Sasha Grishin Q&A

Q&A with Sasha Grishin, author of Australian Art: A History, shortlisted for the 2015 ABIA Illustrated Book of the Year

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How did the idea to write your book originate?

I generally write a book because I cannot find it on the shelf as it does not exist. We have no extensive recent history of Australian art, discussed in all of its different glorious manifestations, across all mediums, including Indigenous and non- Indigenous art, from prehistoric cave painting through to the present day. Research involved tens of thousands of kilometres travelled to see galleries, museums, exhibitions and many, many artists’ studios, thousands of hours spent in libraries across Australia and numerous discussions with people working in Australian art at many different levels. About a decade later a manuscript emerged.

What’s your favourite thing about being a published author?

Until the book appears, you have private thoughts which are shared with a circle of friends. Once it is in print, your ideas appear in the public domain and you engage a huge audience and, in the case of this book, it has been a very responsive and interactive audience.

What are some of the things you love about Australian bookstores?

In my acknowledgments to this book I list two of my favourite bookstores, in Melbourne and Sydney, which have been an integral part of my education. For me, a good Australian bookstore is like an intellectual community, where through the act of browsing there is productive territory discovered for creative cross-fertilisation.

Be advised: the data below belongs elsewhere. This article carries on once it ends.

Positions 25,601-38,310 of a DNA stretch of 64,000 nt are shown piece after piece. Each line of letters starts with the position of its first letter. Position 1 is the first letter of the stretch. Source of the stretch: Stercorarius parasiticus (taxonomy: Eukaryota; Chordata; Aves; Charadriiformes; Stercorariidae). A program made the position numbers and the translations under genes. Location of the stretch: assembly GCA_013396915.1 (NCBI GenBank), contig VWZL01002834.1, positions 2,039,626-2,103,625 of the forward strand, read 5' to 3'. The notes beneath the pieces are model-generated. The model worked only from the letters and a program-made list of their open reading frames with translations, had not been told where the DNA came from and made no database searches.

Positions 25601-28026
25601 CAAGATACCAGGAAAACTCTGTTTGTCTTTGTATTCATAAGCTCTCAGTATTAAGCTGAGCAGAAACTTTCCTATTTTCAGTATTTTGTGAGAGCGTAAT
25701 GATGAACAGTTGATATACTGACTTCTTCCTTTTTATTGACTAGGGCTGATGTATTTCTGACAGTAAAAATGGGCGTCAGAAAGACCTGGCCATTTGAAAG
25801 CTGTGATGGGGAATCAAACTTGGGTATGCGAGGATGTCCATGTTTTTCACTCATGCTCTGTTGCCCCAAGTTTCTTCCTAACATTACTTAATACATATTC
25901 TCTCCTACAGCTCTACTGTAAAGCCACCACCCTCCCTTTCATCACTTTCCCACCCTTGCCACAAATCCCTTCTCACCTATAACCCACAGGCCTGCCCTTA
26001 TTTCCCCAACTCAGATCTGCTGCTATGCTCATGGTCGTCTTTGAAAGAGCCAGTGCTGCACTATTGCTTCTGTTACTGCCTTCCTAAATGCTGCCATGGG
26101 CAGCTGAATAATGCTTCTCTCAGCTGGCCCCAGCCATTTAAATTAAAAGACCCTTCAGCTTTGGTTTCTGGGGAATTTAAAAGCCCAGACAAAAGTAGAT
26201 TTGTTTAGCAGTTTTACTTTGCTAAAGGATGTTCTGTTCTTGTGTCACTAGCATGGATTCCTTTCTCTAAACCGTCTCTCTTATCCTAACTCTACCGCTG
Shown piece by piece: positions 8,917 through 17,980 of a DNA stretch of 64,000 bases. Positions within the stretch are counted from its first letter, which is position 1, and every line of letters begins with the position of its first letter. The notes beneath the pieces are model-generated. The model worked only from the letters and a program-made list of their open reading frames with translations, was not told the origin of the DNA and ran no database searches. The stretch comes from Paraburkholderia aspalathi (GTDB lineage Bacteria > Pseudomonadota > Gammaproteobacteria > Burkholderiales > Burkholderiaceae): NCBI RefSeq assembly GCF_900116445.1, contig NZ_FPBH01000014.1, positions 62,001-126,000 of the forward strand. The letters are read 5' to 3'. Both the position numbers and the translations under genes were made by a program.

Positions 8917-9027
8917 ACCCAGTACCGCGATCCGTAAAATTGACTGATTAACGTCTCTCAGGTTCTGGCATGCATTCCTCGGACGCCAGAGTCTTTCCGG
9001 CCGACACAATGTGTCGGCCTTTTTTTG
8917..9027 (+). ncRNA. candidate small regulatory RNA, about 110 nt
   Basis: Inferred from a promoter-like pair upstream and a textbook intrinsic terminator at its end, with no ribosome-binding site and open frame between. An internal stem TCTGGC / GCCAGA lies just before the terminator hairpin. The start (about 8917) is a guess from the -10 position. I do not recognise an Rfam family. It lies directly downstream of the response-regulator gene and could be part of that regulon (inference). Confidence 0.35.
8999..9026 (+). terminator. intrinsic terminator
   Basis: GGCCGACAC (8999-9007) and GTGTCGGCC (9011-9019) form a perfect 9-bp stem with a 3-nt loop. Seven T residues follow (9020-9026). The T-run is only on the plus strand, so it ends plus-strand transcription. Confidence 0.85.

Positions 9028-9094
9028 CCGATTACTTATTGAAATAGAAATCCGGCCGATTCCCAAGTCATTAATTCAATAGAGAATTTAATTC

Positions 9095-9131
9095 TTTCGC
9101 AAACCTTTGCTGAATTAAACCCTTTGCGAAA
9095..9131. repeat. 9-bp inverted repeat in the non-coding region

What’s the most recent Australian book that you read and loved?

Where Song Began: Australia’s Birds and How They Changed the World by Tim Low. If you could meet any Australian author, dead or alive, who would you like to

meet?

The poet, John Shaw Neilson

What Australian book had the biggest impact on you as a child?

Eleanor Dark’s The Timeless Land.
After readers have finished reading your book, which Australian book would you

recommend they read next?

Betty Churcher’s Australian Notebooks.

Garth Nix Q&A

Q&A with Garth Nix, author of Clairel, shortlisted for the 2015 ABIA Older Children Book of the Year

Garth Nix with Clariel

How did the idea to write your book originate?

I actually had the basic idea for Clariel way back in 1999, when I was writing Lirael. I’d just introduced a character and I made a note asking myself, “How does someone get to become an ancient, evil necromancer?” In Clariel, I set out to answer that question from long ago…

What’s your favourite thing about being a published author?

Even after thirty or so books, I still love the moment when I hold that first finished copy in my hands. I even smell the paper and ink, and if it’s a paperback, feel the ‘flop’ and check the spine. I read ebooks too, but it’s not quite the same…

What are some of the things you love about Australian bookstores?

I love accidental discovery in bookstores, just wandering around, picking up books, reading the blurb, reading a few lines, putting some back, picking up others – and always finding new books to love, often ones I didn’t even know existed before I started to browse.

What’s the most recent Australian book that you read and loved?

Clade by James Bradley.
If you could meet any Australian author, dead or alive, who would you like to

meet?